The first leg of their showdown takes place on Friday at Selhurst Park, with the heated rivalry between the sides dating back to the late 1970s and the days of rival managers Alan Mullery and Terry Venables.
And Poyet, who took over as Brighton boss four years ago, is well aware of what the game means to Seagulls fans.
He said: "I'm pleased that I'm not living in the Brighton & Hove city because it's as if it's the last game of our lives when you talk to the fans.
"That's credit to the position we have put ourselves in, it shows what we are playing for and that's why we have a beautiful job.
"This team can make so many people happy from a football game, which is great. It's hard work as you have to run and suffer but it's a very nice kind of hard work, especially when you are making so many people happy.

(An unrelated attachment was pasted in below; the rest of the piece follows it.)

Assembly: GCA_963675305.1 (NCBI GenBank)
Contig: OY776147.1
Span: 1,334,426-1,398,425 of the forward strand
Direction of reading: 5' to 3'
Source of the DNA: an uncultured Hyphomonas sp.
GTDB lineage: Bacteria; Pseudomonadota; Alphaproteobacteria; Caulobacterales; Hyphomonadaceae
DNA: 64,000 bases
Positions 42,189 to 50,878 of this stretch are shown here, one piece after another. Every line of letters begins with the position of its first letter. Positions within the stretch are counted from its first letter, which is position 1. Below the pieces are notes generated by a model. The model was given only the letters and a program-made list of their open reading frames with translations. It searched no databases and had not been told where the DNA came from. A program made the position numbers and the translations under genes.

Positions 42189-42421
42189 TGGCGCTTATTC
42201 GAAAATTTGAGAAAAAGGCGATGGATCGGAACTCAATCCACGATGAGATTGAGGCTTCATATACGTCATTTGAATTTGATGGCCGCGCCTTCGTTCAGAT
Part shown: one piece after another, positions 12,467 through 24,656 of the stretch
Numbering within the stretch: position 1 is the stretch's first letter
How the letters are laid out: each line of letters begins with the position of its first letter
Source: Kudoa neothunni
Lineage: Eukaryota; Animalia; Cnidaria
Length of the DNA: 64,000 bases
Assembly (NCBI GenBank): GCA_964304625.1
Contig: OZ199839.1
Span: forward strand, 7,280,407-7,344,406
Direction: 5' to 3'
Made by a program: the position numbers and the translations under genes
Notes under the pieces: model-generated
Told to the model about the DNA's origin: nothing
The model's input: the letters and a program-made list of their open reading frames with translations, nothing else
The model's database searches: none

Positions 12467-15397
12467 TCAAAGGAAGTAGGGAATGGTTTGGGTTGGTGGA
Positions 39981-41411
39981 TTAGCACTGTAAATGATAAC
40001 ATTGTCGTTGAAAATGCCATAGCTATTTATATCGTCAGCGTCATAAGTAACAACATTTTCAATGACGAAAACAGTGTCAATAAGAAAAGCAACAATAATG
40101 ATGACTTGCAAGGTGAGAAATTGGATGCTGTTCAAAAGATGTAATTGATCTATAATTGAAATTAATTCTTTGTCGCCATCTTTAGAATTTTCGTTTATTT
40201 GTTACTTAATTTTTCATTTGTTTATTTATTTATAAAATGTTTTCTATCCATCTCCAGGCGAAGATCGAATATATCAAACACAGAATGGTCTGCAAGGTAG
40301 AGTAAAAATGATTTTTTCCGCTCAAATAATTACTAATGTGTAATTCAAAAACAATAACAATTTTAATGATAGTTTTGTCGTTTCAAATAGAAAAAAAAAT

"We need to do what we can to make a lot of people proud of the players we have at this club."
Following a nine-game unbeaten run, Poyet's side will be favourites to progress to the Wembley final, while Palace scraped through to the play-offs.
"We want to do the same as we do for every other game," he added.
"We don't want the players to change anything in their life and we don't want them to do anything differently.
"I've said to a few players with little kids that if their child is normally awake at 2am in the morning and they normally get up, get up again at the same time. Nothing should change because of this game.
"Of course, there are a few more consequences this time but we must try to do exactly the same. We will not change at all."